Question 1): Gov. Gretchen Whitmer earlier this month opined that, as far as she is concerned, Michigan’s presidential primary will take place on Feb. 27, 2024, as currently scheduled, despite a push from legislative Republicans to shift the date back into early March.
To avoid a substantial penalty from the national party, Karamo’s GOP plans to award only 16 of 55 delegates based on the Feb. 27 primary’s results, according to an amended resolution approved by the state committee. However, the Republican National Committee still has to approve the Michigan party’s plans.
Does any of this impact the question of whether Republicans will eventually cough up enough votes to give the prez primary bill I.E? What about the possibility that Democrats might employ the “nuclear option” of gaveling through I.E. in the Senate without a roll call vote, as the constitution seemingly requires but which has been repeatedly violated by both parties in the state House? If Democrats don’t want to go down that road, would they consider adjourning sine die early (like, as early as Sept. 1) to start the clock running toward an effective date BEFORE Feb. 27, 2024?
Answer 1): Neither Whitmer’s statement two weeks nor the state Republicans’ plans to circumvent the impact of a 2/27/24 presidential primary with an end run featuring a district caucus system would seem to have any effect on the range of possibilities outlined in the question. Anything can happen — an early sine die or a ‘nuclear option’ that could also be employed by Democrats to force I.E. on budget bills if Senate Republicans won’t give them the support they need to reach 26 votes for I.E. It’s also possible the Republican National Committee will reject Michigan’s plan for a split primary/caucus arrangement, or that the national Democrats will allow Michigan to have an early March primary (instead of Feb. 27) that might solve everyone’s problems. Stay tuned, because this may not be resolved for a while.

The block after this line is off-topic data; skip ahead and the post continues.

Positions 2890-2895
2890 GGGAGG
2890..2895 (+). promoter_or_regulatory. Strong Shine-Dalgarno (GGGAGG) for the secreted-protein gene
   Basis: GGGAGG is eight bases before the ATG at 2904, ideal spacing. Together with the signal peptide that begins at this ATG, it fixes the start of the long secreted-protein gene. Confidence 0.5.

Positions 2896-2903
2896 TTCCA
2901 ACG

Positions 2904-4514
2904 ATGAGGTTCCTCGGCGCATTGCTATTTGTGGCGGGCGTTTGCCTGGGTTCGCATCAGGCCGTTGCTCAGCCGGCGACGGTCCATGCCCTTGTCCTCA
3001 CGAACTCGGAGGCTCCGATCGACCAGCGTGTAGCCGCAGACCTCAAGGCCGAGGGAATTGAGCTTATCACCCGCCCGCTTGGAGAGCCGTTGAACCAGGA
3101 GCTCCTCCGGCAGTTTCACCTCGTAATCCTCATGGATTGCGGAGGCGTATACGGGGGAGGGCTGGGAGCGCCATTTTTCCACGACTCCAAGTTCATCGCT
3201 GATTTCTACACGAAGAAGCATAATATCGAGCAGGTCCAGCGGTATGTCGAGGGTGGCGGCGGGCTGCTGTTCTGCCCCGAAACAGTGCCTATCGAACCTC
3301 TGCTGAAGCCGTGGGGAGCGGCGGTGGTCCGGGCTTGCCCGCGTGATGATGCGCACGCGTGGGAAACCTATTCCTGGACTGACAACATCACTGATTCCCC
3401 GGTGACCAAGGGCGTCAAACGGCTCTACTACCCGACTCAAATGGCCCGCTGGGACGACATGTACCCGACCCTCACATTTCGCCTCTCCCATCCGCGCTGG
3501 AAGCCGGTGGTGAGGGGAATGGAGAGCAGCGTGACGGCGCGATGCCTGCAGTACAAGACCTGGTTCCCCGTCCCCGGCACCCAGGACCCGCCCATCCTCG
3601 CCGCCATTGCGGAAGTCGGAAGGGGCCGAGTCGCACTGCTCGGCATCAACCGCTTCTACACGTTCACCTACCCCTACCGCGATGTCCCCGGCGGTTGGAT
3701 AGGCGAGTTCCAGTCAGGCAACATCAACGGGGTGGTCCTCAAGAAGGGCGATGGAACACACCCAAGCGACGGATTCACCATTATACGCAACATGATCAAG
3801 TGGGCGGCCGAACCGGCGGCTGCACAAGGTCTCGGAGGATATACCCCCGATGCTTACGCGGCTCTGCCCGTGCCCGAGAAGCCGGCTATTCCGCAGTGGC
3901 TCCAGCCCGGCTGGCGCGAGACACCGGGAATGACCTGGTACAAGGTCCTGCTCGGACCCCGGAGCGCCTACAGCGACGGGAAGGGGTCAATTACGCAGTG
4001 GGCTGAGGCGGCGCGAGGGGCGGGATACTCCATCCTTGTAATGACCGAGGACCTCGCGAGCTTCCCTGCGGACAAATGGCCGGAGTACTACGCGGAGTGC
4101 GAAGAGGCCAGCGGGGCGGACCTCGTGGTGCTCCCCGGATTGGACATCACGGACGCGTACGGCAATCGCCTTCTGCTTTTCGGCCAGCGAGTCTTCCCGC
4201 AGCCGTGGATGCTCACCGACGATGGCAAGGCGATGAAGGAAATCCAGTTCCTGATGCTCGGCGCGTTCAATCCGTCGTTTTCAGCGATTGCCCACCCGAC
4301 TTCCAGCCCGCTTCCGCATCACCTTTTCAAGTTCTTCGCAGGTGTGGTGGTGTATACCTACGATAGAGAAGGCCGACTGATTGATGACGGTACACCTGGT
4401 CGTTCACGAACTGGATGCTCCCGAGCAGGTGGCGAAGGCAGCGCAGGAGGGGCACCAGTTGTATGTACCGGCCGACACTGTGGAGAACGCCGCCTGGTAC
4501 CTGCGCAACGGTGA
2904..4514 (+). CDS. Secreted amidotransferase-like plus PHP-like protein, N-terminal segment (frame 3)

Question 2): Would Gov. Whitmer have more to gain from Republicans withholding Immediate Effect on the budget than the Republicans would, considering that she’d have the power to limit the agenda of any special session she calls for afterwards?
Answer 2): Sure, the Governor and her legislative allies could use a special session to control the agenda even more than they do now, but so what? The minority party never has much control over the legislative process, let alone a determining role in crafting a state budget, either in a regular or a special session. For minority Republicans, understanding the tools at their disposal and the limit of their influence is a necessary first step to regaining political relevance. But, remember, just because the Governor alone has the authority to determine what is considered in a special session, that doesn’t mean the Legislature must OK it. Lawmakers don’t have to do anything, and the special session will wind up a big fat ZERO. Looking at history, on the rare occasions when special sessions have been called, that’s exactly what happened. Yes, because the Democrats now control everything in Lansing, if they stick together majority legislative Democrats can rubber-stamp anything Whitmer wants (and that they want), but they can do that now (and HAVE been doing it all year so far). They don’t need a special session to do it.